Central to quality classroom management is the teacher's ability to establish a clear set of boundaries. It’s easy to forget, though, that teachers must also have the willingness to be flexible, fair and open to negotiation. If you’re finding that some of your techniques could use a bit of a face lift, you might consider trying out 5 of these radically simple classroom management strategies:
5 Radically Simple Classroom Management Strategies
1. Ask students how you can be more of a help to them
Most of us spend a great deal of time telling our students what we expect of them. There’s nothing wrong with that, but when was the last time we asked students what they expected of us? Here’s something we recommend you try:
Have your students write or type an informal letter to you. Emphasize that the content will not be evaluated for spelling or punctuation. In it they should answer the following questions as honestly and constructively as possible:
- How is this class going so far for you? Why?
- What activities or classroom procedures are working best to help you learn?
- What activities or classroom procedures aren’t working so well for you? What could we do to make them better?
- How can I be more helpful to you during the rest of the quarter/semester/year/whichever applies?
This may be more effective if you provide students with a model, perhaps a letter that one of your previous students wrote. Explain to them that you want them to be as honest and thorough in their responses as possible.
2. Take note of each student’s strengths
When students misbehave or act out, see if there is any correlation between the behavior and the material you are teaching. Is it too difficult for the student? Is it too easy? Have you asked the student about her experience with the material? Oftentimes, acting-out behavior is the defense mechanism for students who cannot (or believe they cannot) successfully work through the material or meet our expectations. That’s why, as Curwin and Mendler, authors of Discipline With Dignity, argue, we must “adapt [our] teaching style to lower or higher academic levels based on the student’s needs…”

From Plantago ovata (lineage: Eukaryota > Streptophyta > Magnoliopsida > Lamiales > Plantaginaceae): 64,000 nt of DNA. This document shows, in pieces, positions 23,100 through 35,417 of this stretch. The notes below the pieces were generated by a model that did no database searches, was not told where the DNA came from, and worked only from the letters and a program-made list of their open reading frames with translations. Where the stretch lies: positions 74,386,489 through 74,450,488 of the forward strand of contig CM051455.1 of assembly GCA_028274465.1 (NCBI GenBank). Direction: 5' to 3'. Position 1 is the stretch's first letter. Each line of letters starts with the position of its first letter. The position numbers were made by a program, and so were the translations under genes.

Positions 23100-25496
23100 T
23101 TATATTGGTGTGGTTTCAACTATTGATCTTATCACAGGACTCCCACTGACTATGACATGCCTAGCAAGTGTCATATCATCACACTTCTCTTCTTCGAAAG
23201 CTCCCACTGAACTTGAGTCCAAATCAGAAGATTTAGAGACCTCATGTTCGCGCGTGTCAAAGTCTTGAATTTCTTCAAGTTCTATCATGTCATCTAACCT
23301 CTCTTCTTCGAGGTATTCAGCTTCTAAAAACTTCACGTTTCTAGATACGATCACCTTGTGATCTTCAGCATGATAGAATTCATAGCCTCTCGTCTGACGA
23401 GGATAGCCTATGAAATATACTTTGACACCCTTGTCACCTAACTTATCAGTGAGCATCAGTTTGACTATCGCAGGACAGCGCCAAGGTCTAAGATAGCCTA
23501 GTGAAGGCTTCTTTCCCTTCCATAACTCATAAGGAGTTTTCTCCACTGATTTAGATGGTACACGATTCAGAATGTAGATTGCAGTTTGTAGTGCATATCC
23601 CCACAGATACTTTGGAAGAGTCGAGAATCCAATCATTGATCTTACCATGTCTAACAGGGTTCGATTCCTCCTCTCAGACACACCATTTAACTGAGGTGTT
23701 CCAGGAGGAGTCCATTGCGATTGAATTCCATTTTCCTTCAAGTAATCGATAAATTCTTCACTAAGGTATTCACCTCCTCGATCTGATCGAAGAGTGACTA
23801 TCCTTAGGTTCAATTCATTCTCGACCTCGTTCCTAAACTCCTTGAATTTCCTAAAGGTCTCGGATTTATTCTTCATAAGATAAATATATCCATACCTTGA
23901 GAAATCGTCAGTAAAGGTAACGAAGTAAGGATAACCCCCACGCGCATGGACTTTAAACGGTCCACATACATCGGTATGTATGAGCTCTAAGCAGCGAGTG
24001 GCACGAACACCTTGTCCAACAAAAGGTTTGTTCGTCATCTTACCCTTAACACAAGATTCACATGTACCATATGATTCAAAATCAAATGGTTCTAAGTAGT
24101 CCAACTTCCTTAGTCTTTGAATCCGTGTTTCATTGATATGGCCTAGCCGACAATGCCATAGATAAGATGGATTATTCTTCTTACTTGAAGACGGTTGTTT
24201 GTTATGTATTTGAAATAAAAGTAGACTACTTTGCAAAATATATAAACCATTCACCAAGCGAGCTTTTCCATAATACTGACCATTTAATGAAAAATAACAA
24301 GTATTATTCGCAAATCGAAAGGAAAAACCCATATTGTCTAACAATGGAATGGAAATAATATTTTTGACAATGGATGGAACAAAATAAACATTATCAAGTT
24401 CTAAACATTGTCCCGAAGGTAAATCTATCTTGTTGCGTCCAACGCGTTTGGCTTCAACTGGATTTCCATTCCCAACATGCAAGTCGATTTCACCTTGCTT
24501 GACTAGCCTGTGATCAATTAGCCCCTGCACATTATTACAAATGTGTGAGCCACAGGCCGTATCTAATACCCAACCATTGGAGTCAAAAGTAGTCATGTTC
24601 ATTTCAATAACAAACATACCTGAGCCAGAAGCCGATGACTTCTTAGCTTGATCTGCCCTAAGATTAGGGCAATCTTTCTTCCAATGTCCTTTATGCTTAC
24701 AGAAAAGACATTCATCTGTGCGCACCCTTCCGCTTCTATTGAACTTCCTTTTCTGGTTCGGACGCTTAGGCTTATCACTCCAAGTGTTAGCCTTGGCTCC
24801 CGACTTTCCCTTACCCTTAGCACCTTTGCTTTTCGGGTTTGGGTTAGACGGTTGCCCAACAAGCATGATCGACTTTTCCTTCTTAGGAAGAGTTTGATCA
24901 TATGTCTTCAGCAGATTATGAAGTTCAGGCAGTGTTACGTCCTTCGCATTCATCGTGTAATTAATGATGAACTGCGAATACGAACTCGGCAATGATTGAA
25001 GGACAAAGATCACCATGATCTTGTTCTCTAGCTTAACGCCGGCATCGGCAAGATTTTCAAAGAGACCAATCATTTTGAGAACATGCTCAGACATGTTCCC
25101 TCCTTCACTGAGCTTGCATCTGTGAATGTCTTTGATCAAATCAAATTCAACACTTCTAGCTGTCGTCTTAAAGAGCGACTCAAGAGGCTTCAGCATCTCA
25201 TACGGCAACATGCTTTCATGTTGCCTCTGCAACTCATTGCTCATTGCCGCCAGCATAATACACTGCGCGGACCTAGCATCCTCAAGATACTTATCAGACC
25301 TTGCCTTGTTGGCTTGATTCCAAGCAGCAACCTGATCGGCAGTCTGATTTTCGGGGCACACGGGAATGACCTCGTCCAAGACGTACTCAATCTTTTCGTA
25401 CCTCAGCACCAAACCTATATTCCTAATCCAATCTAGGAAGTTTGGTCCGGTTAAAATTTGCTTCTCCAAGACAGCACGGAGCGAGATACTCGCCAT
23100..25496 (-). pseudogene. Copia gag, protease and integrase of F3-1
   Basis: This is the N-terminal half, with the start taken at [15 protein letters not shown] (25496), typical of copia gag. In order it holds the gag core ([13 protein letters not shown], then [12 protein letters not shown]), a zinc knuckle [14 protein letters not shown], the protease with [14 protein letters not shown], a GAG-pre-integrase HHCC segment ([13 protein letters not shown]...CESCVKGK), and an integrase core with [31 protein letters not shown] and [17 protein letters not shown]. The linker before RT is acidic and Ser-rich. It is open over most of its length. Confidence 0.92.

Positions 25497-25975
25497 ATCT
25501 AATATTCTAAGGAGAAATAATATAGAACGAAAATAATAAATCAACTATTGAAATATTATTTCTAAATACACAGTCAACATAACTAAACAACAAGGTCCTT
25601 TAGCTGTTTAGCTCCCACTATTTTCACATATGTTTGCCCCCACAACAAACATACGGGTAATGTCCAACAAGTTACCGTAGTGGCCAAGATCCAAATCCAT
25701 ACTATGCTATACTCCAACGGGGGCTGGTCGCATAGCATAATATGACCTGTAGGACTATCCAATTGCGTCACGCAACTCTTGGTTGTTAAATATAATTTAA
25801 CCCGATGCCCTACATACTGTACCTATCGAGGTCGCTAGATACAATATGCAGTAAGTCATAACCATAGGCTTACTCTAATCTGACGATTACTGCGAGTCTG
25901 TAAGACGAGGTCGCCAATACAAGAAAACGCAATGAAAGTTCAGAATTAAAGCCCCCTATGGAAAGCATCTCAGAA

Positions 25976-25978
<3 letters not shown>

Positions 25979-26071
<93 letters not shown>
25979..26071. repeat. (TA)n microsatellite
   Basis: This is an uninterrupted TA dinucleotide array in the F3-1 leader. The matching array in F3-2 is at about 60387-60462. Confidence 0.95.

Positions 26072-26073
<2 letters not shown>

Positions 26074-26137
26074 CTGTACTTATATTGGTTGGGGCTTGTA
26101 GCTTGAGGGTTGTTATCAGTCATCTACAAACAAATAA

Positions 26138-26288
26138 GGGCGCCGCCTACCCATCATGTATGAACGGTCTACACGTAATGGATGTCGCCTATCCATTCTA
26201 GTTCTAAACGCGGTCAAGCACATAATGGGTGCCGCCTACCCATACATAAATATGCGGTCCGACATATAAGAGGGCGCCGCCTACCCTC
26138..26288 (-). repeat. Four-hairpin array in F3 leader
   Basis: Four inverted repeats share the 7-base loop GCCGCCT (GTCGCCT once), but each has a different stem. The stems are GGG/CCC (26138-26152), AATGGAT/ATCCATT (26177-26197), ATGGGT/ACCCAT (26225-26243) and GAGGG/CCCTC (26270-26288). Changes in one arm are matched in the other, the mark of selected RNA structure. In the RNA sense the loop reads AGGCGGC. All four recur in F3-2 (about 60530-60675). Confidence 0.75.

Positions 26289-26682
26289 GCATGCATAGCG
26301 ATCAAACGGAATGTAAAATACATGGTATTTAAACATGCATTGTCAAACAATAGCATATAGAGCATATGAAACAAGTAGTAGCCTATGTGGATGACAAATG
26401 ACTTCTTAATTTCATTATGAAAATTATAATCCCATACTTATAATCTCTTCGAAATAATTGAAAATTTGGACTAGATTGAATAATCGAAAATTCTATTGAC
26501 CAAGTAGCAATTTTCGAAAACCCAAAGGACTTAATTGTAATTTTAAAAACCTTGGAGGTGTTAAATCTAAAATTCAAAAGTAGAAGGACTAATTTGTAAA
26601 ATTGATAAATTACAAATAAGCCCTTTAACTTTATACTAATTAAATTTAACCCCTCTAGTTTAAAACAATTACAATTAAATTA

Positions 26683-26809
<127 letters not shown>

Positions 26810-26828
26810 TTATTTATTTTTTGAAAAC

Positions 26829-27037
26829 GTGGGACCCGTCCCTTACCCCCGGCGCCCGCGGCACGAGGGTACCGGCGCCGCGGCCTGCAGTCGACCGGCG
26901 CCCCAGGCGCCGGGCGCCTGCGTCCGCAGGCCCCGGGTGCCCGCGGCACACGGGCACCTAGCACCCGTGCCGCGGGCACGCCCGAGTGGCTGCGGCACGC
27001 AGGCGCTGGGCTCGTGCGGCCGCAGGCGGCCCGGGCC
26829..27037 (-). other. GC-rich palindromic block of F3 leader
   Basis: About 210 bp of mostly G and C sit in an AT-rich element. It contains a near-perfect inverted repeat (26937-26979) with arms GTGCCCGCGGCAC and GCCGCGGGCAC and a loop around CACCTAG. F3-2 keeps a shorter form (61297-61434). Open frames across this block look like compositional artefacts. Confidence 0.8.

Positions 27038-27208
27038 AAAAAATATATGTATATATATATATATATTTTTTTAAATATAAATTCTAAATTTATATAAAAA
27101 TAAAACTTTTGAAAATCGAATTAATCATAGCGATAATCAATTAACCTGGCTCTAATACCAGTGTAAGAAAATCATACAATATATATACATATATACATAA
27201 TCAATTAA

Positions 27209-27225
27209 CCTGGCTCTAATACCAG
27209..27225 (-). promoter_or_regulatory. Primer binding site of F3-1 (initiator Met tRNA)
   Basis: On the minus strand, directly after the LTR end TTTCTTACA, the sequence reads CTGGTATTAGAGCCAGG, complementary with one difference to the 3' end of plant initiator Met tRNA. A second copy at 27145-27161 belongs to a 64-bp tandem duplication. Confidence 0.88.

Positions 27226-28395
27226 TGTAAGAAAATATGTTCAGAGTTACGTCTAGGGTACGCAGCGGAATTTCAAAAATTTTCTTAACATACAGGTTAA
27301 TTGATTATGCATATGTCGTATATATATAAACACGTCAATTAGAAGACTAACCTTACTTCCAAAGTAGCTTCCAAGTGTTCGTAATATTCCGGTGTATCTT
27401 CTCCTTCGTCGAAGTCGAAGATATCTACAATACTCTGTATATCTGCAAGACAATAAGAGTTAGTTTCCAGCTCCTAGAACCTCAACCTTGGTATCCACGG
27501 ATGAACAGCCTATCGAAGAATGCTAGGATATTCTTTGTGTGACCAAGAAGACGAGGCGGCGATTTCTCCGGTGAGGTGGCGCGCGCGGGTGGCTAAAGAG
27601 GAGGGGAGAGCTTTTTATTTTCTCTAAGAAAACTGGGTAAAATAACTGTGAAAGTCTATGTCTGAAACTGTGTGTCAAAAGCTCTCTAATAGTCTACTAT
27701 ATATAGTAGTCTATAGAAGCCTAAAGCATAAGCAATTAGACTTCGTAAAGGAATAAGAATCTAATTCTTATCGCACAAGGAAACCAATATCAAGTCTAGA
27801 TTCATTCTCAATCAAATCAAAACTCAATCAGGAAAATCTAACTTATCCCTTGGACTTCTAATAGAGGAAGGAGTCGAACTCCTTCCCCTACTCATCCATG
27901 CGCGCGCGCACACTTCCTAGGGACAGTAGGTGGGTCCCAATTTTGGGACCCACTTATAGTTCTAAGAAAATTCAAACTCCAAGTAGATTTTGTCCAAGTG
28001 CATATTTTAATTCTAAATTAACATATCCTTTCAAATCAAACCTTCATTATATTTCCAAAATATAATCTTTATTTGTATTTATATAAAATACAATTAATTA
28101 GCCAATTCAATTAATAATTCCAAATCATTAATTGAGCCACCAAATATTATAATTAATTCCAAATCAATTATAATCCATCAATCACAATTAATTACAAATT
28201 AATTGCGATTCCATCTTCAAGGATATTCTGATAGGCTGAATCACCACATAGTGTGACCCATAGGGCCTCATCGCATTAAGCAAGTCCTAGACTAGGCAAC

3. Listen to your students; don’t just hear them
One of my teachers used to say, “Hey, are you listening to me?” and the offending student would say, “Yes! I hear you.” My teacher would always respond with, “Yes, I know you heard me, but are you listening?” The same principal applies to teachers. We’ve all toiled over a lesson plan only to have a student (or students) groan, “This is boring.” This always stings a bit, especially since you were up until midnight planning for it.
Nonetheless, skip the knee-jerk reaction where you say, “Well, maybe if you’d have read the chapter it wouldn’t be so boring to you.” Instead, listen and acknowledge that you are listening to the student: “I’m listening to you, Jane, you don’t love this activity. I’m open to your ideas; maybe you have a few suggestions for how we might improve the activity next time. Hang out after class for a minute and we’ll talk about it.”
4. Don’t accept or give excuses
During an in-class discussion one day, one of my students claimed that her previous composition teacher didn’t return a single paper until they were exactly twelve weeks into the semester. I was skeptical until four or five other students (who were in the same class together) nearly bounded out of their seats to confirm the student’s claim. Things come up, we get overwhelmed; we get behind…but twelve weeks without returning a single paper? If we hold our students accountable to turn in their work by a specific date, it only seems fair that we give (and stick) to a return date. When we do this, students have more of a reason to buy in and hold themselves accountable, too.
5. Legitimize behavior that you can’t curb
Sounds counter-intuitive, doesn’t it? The thing is, though, when you legitimize “misbehavior,” the fun (and deviance) gets sucked out of it. Curwin and Mendler give the example of a group of students who continue to throw paper airplanes across the room when they think the teacher isn’t looking. Instead of wasting your time and energy getting repeatedly upset about it, make them a deal: They can take the last five minutes of class and throw paper airplanes all over the place without any penalty. Say students aren’t studying in study hall. Well, commit one study hall a week to a non-academic study hall and see what happens.